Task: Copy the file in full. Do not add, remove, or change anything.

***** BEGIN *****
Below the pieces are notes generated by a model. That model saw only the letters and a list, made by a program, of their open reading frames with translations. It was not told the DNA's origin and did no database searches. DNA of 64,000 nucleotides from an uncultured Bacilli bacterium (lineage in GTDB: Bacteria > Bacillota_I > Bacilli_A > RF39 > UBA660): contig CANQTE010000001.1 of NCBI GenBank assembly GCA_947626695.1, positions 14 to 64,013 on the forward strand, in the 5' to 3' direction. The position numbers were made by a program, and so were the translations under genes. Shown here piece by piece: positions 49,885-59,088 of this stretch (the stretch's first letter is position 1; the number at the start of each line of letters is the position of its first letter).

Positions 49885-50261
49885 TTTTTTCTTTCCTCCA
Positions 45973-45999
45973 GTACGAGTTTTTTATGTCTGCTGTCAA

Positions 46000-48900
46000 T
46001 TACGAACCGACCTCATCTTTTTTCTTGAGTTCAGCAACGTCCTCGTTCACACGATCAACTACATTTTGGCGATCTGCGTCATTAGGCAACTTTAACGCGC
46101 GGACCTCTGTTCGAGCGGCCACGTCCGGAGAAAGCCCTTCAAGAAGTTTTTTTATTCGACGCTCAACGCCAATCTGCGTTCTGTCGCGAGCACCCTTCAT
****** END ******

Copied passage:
Below the pieces are notes generated by a model. That model saw only the letters and a list, made by a program, of their open reading frames with translations. It was not told the DNA's origin and did no database searches. DNA of 64,000 nucleotides from an uncultured Bacilli bacterium (lineage in GTDB: Bacteria > Bacillota_I > Bacilli_A > RF39 > UBA660): contig CANQTE010000001.1 of NCBI GenBank assembly GCA_947626695.1, positions 14 to 64,013 on the forward strand, in the 5' to 3' direction. The position numbers were made by a program, and so were the translations under genes. Shown here piece by piece: positions 49,885-59,088 of this stretch (the stretch's first letter is position 1; the number at the start of each line of letters is the position of its first letter).

Positions 49885-50261
49885 TTTTTTCTTTCCTCCA
Positions 45973-45999
45973 GTACGAGTTTTTTATGTCTGCTGTCAA

Positions 46000-48900
46000 T
46001 TACGAACCGACCTCATCTTTTTTCTTGAGTTCAGCAACGTCCTCGTTCACACGATCAACTACATTTTGGCGATCTGCGTCATTAGGCAACTTTAACGCGC
46101 GGACCTCTGTTCGAGCGGCCACGTCCGGAGAAAGCCCTTCAAGAAGTTTTTTTATTCGACGCTCAACGCCAATCTGCGTTCTGTCGCGAGCACCCTTCAT